The Petite Ceinture (“little belt”) was a railway in Paris that connected the city’s main train stations, forming a loop around Paris. It opened in 1854 and passenger service ended in 1934. Parts of the railway were still in use for freight service until the 2000’s but it has stayed mostly closed to the public until recently, when parks that follow the tracks have opened in the 16th, 15th and 13th arrondissement of Paris. There are also community gardens in the 18th and 12th arrondissement and more sections are set for development in the coming years.
Petite Ceinture in the 16th arrondissement
The 1.2km path starts near Jardin du Ranelagh.
Petite Ceinture in the 15th arrondissement
The 1.3km path goes from rue Olivier de Serre, near Parc Georges Brassens, to Balard, near Parc André Citroën.
Above, the other side of the tunnel seen from Parc Georges Brassens. That section is not open to the public yet.
Above, the park is popular with runners.
Petite Ceinture in the 13th arrondissement
This section of the Petite Ceinture has only been open since the beginning of 2016 and is the shortest of the three. It starts near Parc Montsouris, in the éco-quartier of Rungis.
Above, modern architecture near the park.
The Fondation Louis Vuitton is a museum financed by the LVMH corporation and located in the Bois de Boulogne in Paris. The building was designed by architect Frank Gehry.
Below, the Fondation this summer.
Below, the Fondation last winter.
Issy-les-Moulineaux is a suburb south-west of Paris, on the left bank of the Seine. Many large companies have their French headquarters there.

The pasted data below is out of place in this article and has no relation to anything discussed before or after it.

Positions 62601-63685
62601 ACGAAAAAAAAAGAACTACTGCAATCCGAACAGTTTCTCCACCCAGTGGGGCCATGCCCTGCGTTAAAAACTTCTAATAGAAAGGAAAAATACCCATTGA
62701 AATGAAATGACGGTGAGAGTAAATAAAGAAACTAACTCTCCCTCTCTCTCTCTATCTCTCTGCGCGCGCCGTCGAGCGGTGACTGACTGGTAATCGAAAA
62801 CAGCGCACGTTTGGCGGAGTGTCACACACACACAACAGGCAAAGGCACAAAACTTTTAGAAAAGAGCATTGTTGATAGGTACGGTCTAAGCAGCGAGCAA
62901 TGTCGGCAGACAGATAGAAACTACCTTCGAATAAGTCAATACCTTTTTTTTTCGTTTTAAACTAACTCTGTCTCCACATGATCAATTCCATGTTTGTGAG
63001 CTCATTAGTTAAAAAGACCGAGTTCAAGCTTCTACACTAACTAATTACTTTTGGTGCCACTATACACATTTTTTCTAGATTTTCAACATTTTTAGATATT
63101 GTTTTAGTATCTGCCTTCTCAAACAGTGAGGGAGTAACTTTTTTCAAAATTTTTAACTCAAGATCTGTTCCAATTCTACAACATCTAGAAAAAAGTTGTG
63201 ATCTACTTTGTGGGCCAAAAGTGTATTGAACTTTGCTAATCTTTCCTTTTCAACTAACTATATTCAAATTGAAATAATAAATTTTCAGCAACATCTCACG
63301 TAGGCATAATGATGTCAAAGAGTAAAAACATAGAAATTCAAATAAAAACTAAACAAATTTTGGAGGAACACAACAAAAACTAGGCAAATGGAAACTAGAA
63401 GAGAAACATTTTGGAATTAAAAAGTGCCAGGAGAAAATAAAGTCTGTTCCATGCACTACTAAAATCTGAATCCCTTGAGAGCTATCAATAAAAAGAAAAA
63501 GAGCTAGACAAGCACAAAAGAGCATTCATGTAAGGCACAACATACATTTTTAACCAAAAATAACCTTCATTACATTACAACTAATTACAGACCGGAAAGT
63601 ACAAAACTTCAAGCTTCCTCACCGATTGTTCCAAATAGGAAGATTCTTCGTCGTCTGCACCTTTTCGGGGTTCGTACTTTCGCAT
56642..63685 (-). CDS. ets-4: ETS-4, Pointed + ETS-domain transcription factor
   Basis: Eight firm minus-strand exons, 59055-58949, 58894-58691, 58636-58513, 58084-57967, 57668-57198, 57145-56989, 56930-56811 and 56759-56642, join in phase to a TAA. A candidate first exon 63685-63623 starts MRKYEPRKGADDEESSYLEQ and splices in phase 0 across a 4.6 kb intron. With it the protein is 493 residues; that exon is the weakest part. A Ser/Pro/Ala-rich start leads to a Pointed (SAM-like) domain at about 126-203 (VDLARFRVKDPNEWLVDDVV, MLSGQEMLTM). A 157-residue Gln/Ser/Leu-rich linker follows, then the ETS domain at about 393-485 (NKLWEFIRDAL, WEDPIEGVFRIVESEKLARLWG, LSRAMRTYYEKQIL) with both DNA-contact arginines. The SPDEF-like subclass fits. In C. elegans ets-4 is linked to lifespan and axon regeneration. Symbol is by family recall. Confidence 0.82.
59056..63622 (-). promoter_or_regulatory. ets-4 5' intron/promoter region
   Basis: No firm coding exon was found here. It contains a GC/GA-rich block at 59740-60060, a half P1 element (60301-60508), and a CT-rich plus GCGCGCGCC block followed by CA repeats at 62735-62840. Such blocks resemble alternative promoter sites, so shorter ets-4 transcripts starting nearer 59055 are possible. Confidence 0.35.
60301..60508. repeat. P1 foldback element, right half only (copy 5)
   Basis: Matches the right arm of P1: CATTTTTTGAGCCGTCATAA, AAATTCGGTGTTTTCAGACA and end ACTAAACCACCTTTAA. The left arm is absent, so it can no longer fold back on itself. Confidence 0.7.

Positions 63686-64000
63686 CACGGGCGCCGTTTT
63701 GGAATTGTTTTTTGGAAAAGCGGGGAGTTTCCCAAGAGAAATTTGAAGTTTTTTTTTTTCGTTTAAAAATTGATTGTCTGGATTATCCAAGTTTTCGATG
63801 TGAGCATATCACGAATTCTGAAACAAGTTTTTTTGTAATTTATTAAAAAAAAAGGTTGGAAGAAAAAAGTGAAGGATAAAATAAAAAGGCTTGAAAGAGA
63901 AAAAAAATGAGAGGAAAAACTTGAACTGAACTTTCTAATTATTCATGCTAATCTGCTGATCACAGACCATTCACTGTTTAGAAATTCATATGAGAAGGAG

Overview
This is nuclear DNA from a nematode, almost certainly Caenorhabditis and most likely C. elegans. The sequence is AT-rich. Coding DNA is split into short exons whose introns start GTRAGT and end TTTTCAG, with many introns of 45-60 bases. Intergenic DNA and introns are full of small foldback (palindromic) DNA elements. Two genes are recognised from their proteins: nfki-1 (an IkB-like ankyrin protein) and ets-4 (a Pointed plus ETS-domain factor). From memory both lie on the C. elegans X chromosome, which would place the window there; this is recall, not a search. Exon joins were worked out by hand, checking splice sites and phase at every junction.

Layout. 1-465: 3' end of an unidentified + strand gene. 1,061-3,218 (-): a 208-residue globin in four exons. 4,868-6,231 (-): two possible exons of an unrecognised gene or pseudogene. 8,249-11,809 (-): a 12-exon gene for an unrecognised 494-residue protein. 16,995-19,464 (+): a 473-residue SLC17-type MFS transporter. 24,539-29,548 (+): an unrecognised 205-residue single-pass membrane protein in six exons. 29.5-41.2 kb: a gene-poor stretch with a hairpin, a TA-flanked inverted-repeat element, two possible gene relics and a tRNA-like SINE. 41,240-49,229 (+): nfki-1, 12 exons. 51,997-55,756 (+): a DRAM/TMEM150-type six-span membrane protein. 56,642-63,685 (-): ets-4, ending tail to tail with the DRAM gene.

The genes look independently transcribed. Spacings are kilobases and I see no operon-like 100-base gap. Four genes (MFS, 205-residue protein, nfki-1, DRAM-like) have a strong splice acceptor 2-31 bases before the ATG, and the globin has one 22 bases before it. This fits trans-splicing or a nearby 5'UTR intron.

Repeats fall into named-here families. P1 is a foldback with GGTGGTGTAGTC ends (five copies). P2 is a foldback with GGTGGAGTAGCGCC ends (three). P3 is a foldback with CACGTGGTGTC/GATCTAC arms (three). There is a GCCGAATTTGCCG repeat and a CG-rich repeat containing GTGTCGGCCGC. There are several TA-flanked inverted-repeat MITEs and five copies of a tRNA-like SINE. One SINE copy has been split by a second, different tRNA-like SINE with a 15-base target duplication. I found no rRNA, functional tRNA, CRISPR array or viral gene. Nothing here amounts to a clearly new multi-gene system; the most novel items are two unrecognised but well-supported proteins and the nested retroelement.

Above, HQ of Microsoft France.
Above, Boulevard Galieni.
Above, train station.
Above, Parc de l’Ile Saint-Germain.
Above, “Tour aux Figures” by Jean Dubuffet.
Above, Ecoquartier des Bords de Seine.
Above, park of the Centre Sportif Suzanne Lenglen.
Above, HQ of Accor Hotels.
Above, Hexagone Balard.
Above, tram tracks.
Montparnasse Cemetery is a cemetery in Paris. The French poet Charles Baudelaire and many other famous people are buried there.
Above, Tour Montparnasse in the background.
Above, a Jewish tomb.
The Tour Montparnasse is a 210-meter office tower in Paris. It was the tallest building in France until 2011. Its roof is open to the public and provides a great view on the city.
Above, the observation deck.
Above, Jardin du Luxembourg, senate, Panthéon, Notre Dame.
Above, Louvre and Jardin des Tuileries.
Above, looking east.
Above, looking south.
Above, Eiffel Tower and Champs de Mars, with La Défense in the background.
Above, Les Invalides.
Above, Montparnasse cemetery in the foreground.
Above, Saint-Sulpice church.
Above, 56th floor.
Above, view of Tour Montparnasse and Tour CIT.